Working on a light box I trace onto a lined index card every shape of glass that will need to be cut. The lines on the index card correspond to the direction of the grain of glass I have chosen. The Eastern Bluebird pattern shows how I have traced the under belly of the bird. Note the faint scratch marks on the pattern correspond to the lines on the index card. Other pieces on the index card have already been traced directionally with the lines on the card and labeled. I will often label the head, wings, and tail feathers if they are to be different colors or tones of the same color.

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Step 3 - Cutting shapes traced on a light box with a razor knife


Continuing to work on the light box I cut all the shapes I have traced with a razor knife. The light box has a thin piece of white cardboard between the glass and the index card, the cardboard acts like a cushion so the blade does not dull as quickly as if it was in contact with the glass light box.

Cutting on the light box lets me see if the cuts are clean, no paper tags still attached to the card.

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Step 4 - Selecting sections of glass with your pattern card
 

Image above left - Placing the pattern card on the glass allows me to see the color intensity, shading in color value, and most importantly, any flaws that may be in the glass. I arrange the pattern card over the glass to avoid scratches, large air bubbles, stretch marks, and any unsightly imperfections.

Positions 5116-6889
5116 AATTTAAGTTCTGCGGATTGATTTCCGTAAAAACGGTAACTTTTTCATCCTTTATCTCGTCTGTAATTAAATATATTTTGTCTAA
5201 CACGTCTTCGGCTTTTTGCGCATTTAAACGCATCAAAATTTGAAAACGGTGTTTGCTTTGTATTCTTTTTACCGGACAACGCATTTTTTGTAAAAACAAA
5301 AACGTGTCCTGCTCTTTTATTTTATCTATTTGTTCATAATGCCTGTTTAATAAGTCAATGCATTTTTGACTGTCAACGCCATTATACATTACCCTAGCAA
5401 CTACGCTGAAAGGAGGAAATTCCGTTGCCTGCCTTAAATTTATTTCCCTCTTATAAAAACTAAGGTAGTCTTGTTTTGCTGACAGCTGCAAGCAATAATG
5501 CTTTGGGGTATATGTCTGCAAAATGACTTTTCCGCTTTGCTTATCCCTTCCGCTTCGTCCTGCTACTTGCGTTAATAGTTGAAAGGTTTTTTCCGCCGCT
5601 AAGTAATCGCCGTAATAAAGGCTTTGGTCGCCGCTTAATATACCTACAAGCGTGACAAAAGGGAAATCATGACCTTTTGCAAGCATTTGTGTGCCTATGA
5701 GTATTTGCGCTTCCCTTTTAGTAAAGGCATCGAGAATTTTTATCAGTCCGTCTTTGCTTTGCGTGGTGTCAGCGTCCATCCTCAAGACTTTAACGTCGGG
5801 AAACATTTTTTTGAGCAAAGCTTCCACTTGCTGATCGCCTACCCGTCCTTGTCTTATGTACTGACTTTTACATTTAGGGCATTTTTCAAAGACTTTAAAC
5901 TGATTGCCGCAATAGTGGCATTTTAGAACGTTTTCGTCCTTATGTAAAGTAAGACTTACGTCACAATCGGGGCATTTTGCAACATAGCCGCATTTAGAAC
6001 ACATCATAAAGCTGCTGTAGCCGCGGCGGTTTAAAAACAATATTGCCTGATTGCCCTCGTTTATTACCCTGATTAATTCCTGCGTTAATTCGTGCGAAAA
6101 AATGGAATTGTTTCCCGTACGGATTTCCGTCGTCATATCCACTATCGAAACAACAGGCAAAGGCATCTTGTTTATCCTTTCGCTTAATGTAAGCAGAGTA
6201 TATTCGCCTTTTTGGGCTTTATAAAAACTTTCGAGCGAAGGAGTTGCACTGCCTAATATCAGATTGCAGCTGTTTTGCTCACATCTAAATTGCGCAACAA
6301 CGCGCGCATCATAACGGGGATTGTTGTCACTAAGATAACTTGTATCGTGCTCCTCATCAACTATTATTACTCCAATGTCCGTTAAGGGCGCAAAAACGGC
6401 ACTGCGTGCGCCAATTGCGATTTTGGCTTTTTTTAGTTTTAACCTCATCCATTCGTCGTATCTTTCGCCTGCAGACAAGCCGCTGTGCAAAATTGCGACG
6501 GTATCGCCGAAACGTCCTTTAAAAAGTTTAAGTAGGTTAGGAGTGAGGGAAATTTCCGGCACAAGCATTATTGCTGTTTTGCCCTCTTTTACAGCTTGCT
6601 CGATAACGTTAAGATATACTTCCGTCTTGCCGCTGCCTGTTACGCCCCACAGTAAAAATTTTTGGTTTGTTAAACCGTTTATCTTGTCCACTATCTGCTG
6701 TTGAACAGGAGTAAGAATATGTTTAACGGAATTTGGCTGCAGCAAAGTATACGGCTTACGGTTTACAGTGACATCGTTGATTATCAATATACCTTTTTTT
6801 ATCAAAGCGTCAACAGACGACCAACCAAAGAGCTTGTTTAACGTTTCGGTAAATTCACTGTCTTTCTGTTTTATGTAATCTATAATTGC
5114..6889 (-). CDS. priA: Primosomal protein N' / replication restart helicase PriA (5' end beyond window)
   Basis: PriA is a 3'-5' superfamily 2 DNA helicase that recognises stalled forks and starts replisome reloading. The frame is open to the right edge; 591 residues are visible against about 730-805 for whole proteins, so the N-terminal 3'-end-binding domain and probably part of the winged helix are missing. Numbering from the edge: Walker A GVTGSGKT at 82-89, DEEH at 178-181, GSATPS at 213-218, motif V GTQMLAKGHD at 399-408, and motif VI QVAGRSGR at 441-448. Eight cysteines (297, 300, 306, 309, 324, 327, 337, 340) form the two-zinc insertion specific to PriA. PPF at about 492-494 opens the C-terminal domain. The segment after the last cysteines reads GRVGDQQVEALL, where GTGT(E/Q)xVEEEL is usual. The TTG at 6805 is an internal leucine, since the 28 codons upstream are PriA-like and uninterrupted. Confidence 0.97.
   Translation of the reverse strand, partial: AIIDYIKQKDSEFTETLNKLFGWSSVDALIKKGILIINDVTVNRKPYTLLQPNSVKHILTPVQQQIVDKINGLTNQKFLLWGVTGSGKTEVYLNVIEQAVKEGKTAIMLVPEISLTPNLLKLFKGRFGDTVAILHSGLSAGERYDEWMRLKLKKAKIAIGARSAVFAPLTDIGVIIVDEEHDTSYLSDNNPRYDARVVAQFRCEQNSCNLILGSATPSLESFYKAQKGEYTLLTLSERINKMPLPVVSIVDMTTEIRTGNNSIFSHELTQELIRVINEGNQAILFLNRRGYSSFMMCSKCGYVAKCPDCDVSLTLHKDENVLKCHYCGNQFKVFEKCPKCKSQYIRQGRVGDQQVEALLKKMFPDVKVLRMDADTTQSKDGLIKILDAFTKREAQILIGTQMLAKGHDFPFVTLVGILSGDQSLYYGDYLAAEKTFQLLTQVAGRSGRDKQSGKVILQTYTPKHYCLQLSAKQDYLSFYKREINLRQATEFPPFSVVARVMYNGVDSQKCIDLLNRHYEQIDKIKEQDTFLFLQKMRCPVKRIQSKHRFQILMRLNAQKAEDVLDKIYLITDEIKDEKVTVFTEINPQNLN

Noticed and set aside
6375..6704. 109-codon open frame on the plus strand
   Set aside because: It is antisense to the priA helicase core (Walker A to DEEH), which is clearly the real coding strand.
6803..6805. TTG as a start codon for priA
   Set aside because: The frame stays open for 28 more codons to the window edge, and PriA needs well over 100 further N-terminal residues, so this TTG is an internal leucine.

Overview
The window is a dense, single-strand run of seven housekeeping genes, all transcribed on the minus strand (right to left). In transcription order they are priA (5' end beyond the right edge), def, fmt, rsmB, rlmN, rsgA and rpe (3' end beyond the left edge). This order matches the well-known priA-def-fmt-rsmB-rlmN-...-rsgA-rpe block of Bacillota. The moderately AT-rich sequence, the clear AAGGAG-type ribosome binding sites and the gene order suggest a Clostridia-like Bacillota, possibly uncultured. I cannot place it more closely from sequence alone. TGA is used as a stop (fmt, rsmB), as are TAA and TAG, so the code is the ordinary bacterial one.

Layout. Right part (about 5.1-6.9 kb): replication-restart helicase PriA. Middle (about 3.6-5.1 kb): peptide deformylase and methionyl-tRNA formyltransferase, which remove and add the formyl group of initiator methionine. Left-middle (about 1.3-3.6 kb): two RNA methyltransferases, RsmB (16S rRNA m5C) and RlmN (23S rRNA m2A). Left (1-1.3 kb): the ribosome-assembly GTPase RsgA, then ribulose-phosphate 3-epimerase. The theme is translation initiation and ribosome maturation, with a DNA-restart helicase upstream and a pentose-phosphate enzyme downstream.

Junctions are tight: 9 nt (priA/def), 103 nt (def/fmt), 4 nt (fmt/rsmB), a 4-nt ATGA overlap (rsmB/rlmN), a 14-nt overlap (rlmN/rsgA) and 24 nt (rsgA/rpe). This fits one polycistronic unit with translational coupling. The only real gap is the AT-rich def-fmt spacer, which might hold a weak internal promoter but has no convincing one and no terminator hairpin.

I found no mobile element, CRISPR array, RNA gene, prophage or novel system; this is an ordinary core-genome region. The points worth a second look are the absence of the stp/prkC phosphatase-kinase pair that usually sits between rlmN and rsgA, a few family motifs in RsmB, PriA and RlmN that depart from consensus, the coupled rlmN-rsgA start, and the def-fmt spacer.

Image above right - This photo shows how I selected the premium sections of glass all-the-while avoiding air bubbles.

 
 

Image above left - The photo above shows how effective negative patterns are when determining the perfect transition from light to dark, or transitioning from one color to the next. I want the underside of the Bluebirds belly to have multiple values of color, light, and intensity. Using negative patterns to see exactly how colors and tone blend in each individual piece of glass before I cut it is often the difference between a hand crafted item, or a work of art.

Image above right - This photo shows how I have transferred the leave patterns onto sheet glass. Most of my cutting is done on a light box with a paper towel between the light box, and the glass I am cutting. The paper towel acts like a little cushion against the hard glass surface of the light box. Hand made glass is never perfectly smooth, I am sure the paper towel has saved many pieces from cracking while scoring/cutting.

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Step 5 - Grinding and test fitting before foiling
 

Image above left - All my glass has been cut, ready to spend some quality time with my grinder.

Image above right - With the grinding all done it’s time for a test fitting before foiling. I often have to revisit the grinder for a more precise fit. Usually the branch will be placed on the pattern for the test fitting. In the Bluebirds project the bird on the right is to be attached as an overlay preventing me from using the branch as a guide.